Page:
Beacon Lesson Plan Library

Observation Challenge

Mark Howell


Students are asked to observe a similar set of items and write a detailed description about one of those items. That description is read by others who then try to select the item being described.


The student knows that scientists in any one research group tend to see things alike and that therefore scientific teams are expected to seek out the possible sources of bias in the design of their investigations and in their data analysis.


-4 White mice (in 4 separate pet containers)
-4 Meal worms (in 4 separate petri dishes)
-4 Corn kernels
-4 Green peas
-4 New pencils
-4 Regular Pringles
-4 Cheddar cheese goldfish
-4 Hibiscus flowers
-4 Live oak leaves
-4 Acorns
-4 Sycamore seeds
-4 Ants
-A pad of sticky notes
-12 Hand-held magnifying lenses
Note: These items are at the discretion of the teacher. The items listed were those that I used.


1. Gather the materials to be observed.
2. Prepare 48 labelled index cards. (12 labelled A, 12 labelled B, etc.)
3. Set up the twelve stations, placing the four similar items on top of four labelled index cards.
4. Place a hand-held magnifier at each station.
5. Establish twelve groups of 2-3 students each.


1. Explain to the students that they will be using their observation skills today, and how important observation skills are for scientists.

2. Tell the students that scientists often look at others' observations to validate experiments or theories.

3. Walk to each of the 12 stations and describe what is found--four similar items, resting on 4 separate index cards labelled A,B,C, and D. Note: The mice are in 4 separate pet containers, and the mealworms are inside 4 separate petri dishes.

4. Inform the groups that their goal is to go to an assigned station and take 5 minutes to observe the items at that station. After observing the items, they select one and describe it in detail on paper, looking for anything that may distinguish it from the others.

5. After each description has been written, ask the groups to turn the descriptions over temporarily.

6. The groups are then given one sticky note. On the sticky note they write the letter of the item they chose to describe. They also write the number of the station they are at on the sticky note.

7. After the groups have finished writing their choices and station numbers on the sticky notes, the notes are given to the teacher.

8. Now ask the groups to get one sheet of notebook paper out and fold it in half.

9. Instruct students to label one half of the paper “Our Group's Guess,” and the other half, “Actual Item Described.”

10. Once those papers are completed, inform the students that it is time to cycle through the stations. When they arrive at a station they do so in a clockwise fashion. Once they have arrived, they turn over the paper and read the description in front of them. They then use the magnifier to observe the items and try to decide which item is being described.

11. When ready, they record the letter of the choice they feel is being described on their paper in the “Our Group's Guess” column.

12. Students are allowed three minutes at each station. (The time is kept by the teacher using the stopwatch.)

13. Upon rotating to the next station, the students turn the description over once again, and move on and repeat the activity at the new station.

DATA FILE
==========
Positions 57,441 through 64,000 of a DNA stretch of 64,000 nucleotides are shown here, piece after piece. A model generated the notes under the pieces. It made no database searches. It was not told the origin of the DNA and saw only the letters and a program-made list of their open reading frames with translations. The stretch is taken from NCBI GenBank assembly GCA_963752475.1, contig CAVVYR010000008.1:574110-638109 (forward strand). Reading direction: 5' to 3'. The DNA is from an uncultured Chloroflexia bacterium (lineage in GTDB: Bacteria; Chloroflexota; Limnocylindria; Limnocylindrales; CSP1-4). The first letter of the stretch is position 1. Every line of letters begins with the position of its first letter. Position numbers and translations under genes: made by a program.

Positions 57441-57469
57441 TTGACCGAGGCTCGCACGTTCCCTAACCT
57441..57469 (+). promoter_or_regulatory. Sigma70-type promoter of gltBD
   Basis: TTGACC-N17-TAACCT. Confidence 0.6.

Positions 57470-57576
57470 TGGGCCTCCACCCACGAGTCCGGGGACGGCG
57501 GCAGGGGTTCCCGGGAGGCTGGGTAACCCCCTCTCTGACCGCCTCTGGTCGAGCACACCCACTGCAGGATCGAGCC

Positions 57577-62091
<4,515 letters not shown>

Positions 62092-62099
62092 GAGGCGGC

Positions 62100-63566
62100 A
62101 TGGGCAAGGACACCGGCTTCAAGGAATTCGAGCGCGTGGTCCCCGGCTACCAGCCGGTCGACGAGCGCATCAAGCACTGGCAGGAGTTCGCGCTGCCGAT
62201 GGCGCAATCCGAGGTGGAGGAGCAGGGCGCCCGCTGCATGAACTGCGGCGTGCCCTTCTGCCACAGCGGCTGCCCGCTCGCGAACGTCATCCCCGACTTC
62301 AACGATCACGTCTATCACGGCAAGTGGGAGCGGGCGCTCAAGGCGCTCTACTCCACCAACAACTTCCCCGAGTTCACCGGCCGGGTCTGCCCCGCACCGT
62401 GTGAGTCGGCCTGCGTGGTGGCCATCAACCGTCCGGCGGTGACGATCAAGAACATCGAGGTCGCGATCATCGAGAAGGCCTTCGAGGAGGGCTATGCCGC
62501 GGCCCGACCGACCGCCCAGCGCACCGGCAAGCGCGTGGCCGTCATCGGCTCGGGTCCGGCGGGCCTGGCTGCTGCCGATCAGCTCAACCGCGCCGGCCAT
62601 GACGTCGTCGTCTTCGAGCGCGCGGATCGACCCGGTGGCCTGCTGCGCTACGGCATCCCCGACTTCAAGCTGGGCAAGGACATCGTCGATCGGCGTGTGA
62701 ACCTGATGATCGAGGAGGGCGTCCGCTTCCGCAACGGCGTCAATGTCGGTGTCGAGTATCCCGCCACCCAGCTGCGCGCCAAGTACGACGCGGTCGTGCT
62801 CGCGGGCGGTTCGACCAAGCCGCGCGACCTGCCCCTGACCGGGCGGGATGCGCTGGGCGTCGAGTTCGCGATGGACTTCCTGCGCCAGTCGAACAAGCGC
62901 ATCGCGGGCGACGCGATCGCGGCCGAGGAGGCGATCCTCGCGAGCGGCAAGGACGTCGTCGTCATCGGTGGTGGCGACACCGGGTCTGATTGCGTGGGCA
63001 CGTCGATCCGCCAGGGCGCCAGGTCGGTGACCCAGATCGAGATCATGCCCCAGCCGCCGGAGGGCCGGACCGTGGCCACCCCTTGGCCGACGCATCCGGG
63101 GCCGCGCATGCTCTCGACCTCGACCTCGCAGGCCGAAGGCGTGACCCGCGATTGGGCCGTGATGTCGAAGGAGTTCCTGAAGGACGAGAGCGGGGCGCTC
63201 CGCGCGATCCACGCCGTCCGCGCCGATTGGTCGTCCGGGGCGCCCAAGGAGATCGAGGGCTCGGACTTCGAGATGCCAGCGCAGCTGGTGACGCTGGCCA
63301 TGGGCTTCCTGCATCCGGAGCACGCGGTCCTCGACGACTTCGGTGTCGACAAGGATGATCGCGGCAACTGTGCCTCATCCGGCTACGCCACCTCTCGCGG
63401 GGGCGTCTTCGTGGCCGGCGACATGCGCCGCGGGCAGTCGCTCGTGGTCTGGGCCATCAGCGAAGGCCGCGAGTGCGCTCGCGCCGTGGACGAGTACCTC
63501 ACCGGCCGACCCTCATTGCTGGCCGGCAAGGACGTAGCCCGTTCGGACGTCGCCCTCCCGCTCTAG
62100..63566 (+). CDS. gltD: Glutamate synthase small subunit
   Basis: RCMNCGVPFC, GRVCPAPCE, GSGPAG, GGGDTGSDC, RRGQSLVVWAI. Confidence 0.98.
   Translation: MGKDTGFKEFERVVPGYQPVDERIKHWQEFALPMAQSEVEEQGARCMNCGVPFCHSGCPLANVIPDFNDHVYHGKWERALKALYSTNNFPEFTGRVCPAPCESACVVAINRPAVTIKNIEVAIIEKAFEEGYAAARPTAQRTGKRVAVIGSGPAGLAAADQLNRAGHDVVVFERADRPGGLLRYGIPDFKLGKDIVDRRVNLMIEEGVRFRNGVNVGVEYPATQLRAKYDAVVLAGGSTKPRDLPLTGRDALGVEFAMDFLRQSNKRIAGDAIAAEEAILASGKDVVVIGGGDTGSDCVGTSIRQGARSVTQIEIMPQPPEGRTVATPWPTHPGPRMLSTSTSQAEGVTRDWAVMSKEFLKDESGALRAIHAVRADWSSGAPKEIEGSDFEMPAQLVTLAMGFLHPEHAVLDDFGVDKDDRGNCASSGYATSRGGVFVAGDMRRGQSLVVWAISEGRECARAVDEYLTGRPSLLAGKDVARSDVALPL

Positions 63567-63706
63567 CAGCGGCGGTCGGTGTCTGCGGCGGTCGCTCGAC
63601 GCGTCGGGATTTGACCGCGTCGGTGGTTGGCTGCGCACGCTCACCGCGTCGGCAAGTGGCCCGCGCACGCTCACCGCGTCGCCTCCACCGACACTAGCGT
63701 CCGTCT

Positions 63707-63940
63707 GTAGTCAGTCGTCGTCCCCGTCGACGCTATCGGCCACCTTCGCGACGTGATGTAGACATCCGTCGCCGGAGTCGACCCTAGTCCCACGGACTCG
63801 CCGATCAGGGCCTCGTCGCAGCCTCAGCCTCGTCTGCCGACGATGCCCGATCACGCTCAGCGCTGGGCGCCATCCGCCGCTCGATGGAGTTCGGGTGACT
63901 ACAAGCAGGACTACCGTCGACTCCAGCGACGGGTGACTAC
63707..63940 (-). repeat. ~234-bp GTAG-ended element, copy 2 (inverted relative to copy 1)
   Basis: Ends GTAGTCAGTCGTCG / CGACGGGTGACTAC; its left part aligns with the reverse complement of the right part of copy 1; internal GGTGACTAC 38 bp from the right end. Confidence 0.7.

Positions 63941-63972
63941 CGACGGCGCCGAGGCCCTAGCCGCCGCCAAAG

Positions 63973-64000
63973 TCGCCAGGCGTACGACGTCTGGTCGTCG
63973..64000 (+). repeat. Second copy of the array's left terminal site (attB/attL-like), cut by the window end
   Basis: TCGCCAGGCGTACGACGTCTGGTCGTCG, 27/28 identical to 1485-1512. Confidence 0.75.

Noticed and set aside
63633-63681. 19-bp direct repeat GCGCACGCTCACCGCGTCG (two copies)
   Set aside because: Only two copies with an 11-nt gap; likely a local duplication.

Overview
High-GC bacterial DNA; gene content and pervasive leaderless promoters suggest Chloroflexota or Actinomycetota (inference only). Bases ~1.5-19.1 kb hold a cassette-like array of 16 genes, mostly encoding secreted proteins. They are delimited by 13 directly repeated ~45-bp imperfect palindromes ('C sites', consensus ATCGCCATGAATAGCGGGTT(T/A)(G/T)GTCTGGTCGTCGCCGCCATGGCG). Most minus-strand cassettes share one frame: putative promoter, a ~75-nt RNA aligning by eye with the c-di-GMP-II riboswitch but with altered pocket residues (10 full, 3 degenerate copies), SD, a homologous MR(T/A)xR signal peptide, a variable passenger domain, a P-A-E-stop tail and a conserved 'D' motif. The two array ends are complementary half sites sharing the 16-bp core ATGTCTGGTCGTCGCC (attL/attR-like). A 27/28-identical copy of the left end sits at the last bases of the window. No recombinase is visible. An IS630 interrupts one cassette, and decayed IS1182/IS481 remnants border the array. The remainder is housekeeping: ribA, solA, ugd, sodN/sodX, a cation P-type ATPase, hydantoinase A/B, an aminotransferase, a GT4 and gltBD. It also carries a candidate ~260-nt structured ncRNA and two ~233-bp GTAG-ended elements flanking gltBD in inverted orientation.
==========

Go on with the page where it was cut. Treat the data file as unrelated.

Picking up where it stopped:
14. This process is repeated until the students arrive at the station they started at.

15. Once everyone has cycled through, ask for quiet and reveal the letters for the actual items that were described, as the students record the letters on their paper under the appropriate column.

16. After, ask each group how many answers they were correct in guessing.

17. Answers vary, but usually the students find the activity very difficult.

18. Ask the students why the activity was difficult. (The students usually say it's hard to select an item based on a written description. Especially when the description was written without them standing there to observe the characteristics being described.)

19. Students will also tell you that had they spent more time observing they may have increased their odds in selecting the correct item.

20. Let the students understand that often times this is exactly what scientists do. They go out and discover a new animal and not having a camera ready, they write a description of what they saw. They then give their description to an explorer to go out and find the animal they wrote about and that person finds it very difficult to find the animal because others look just like it.

21. Overall, the students realize that in order for everyone to get the right answers for the activity they completed, the descriptions would have to be in greater detail than the descriptions they wrote. This makes it easier to compare against the other items, increasing the chance of picking the right item.


Ask each student to write a paragraph about what what was learned about scientific observation, bias, and data analysis. A student that does not show understanding of the scientific principle of observation and how bias in an investigation can play a part should receive feedback from the teacher and have an opportunity to rewrite it. Ask the students to include a couple of sentences in their paragraphs that explain why scientists often find it easier or more beneficial to work in groups.


This activity can be done outside, and the students could select plants to be observed.
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